The lack of women in academia is often referred to as the 'leaky pipeline' problem of representationComposite: Noella Chye

A new study has found that women are two and a half times less likely to ask a question in academic seminars than men. The research, combining survey data with observations from almost 250 seminars at 35 institutions across 10 different countries, reveals some of the underlying factors behind this disparity, and offers potential solutions for addressing them.

The study joins a growing body of work seeking to tackle the lack of women in academia, referred to as the ‘leaky pipeline’ problem of representation. Women account for 59 per cent of undergraduate degrees, but only 47 per cent of PhD graduates and just 21 per cent of senior faculty positions in Europe.

Dr Alecia Carter, the lead author of the study and at the time a Junior Research Fellow at Churchill College, told Varsity how the idea for undertaking this research came to her from a chance observation she and one of her co-authors, Dr Dieter Lukas, made at a seminar. “We attended a seminar about sex differences in cognitive tasks and I commented that it was ‘interesting’ that all of the questions were from male audience members. Dieter pointed out that most of the audience were women, which got us wondering whether this phenomenon was more general.”

The study, published last week in PLOS One, confirms that the issue is indeed much more widespread, with the number of questions asked by women both absolutely and proportionally lower in the observed seminars. Survey results from over 600 academics in 20 countries revealed an existing awareness of the imbalance, especially among the female respondents. While a large number of both men and women reported sometimes thinking of a question and not asking it, their reasoning for this tended to differ. Women placed more significance on internal factors such as not feeling clever enough, finding the speaker intimidating, or simply being unable to work up the nerve.

Recommendations in the paper for improving the visibility of women in academic seminars focus on immediate changes that can be implemented by moderators during question and answer sessions. These include allocating more time for questioning or keeping the questions short so more can be asked, as a greater number of questions tends to include a greater proportion from women, and prioritising a female-first question, to counter ‘gender stereotype activation’ and increase the likelihood that subsequent questions will be asked by women.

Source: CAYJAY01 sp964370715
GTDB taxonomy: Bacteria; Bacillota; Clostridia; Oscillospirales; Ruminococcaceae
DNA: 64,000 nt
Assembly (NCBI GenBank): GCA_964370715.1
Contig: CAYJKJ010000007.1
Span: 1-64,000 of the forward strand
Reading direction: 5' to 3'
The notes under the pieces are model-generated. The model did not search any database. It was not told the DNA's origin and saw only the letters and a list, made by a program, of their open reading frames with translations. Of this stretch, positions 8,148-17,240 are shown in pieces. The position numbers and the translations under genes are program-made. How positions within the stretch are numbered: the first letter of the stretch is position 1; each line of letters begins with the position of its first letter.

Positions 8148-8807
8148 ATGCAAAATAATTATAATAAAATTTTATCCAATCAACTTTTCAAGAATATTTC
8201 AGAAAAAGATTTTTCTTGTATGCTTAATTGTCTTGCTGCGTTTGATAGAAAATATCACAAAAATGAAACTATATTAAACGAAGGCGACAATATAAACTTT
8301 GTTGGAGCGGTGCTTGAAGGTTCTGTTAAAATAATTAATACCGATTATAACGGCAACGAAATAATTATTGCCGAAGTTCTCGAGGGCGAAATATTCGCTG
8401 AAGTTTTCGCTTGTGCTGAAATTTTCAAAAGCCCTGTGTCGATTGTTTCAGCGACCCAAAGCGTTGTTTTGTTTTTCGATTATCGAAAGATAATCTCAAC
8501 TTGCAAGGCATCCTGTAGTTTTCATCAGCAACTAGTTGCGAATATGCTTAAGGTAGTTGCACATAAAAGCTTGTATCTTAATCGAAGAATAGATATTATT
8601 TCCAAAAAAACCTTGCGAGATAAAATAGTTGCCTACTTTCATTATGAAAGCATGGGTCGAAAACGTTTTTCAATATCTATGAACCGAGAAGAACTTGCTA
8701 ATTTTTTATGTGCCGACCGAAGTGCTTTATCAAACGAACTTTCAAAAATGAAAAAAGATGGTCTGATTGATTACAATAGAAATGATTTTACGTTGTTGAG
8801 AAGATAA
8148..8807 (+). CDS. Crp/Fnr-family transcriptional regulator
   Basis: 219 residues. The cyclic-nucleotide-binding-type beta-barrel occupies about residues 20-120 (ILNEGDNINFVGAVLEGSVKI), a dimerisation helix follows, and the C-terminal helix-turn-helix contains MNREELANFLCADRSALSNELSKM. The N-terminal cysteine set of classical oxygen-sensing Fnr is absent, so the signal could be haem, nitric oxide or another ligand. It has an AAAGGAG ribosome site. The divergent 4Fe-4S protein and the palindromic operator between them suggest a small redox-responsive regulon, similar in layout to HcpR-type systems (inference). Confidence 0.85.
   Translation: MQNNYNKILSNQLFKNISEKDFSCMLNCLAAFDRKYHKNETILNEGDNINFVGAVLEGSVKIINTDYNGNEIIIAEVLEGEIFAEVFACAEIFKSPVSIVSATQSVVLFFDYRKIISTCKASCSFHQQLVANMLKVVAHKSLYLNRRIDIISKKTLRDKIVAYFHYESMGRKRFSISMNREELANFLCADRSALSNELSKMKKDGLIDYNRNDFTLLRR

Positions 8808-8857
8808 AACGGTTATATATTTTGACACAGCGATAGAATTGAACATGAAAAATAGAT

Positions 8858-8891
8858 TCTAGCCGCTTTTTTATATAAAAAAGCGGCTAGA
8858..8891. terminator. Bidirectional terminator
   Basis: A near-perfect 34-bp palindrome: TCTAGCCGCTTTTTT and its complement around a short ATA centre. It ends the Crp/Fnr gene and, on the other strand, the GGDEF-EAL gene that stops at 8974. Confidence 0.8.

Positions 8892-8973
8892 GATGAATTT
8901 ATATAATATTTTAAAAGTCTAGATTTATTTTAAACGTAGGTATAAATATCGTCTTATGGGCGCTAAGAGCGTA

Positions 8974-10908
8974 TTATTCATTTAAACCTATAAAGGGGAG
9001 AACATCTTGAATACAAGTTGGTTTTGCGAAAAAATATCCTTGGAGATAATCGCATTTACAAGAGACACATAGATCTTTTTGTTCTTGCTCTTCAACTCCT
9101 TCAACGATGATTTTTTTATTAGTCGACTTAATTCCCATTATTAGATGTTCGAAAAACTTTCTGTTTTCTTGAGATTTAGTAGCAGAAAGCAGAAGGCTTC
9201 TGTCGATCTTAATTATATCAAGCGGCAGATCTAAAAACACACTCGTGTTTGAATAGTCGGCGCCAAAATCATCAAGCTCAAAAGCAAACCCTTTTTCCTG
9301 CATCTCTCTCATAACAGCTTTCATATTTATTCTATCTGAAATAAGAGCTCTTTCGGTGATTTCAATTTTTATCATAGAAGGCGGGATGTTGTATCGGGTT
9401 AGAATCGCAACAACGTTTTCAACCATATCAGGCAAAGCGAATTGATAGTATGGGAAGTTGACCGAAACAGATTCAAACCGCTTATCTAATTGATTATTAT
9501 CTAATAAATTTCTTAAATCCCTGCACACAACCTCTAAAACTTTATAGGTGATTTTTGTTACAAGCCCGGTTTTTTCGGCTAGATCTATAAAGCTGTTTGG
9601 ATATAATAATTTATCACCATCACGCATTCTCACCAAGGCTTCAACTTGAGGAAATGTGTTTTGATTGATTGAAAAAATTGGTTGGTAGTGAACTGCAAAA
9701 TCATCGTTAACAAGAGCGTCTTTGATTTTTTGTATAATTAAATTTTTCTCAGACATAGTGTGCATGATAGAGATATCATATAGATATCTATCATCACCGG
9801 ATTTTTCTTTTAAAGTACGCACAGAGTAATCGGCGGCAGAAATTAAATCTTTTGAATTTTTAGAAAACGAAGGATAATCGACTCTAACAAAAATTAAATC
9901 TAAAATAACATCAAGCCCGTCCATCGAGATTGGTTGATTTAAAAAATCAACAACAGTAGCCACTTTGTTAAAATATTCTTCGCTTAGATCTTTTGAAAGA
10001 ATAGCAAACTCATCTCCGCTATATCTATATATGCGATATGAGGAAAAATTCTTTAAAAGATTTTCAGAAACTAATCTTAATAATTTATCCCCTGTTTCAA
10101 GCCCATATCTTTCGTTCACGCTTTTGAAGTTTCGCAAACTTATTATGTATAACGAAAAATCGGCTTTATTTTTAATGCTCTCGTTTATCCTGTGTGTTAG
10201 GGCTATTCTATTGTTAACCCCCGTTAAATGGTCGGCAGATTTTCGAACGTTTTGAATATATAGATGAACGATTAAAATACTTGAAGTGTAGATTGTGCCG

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Dr Carter stresses that these are just simple, initial steps that can be taken, rather than an easy fix, and there is much still to be done in order to permanently resolve the imbalance. “This larger problem of attrition can only be addressed by lasting changes in the academic culture that break gender stereotypes and provide an environment that everyone can feel a part of,” she said.

Although the current lack of visible role models for women in academia is problematic, the research has demonstrated that women are no less likely to ask questions when the conditions are favourable. Carter feels hopeful that the scientific community will be receptive to change, saying “I’ve been humbled by the positive responses we’ve received about the work and the corroborating data and anecdotes from people’s personal experiences that have come up... Overall, it feels like much of the scientific community is on board and happy to have some data-driven recommendations for how to address the imbalance.”

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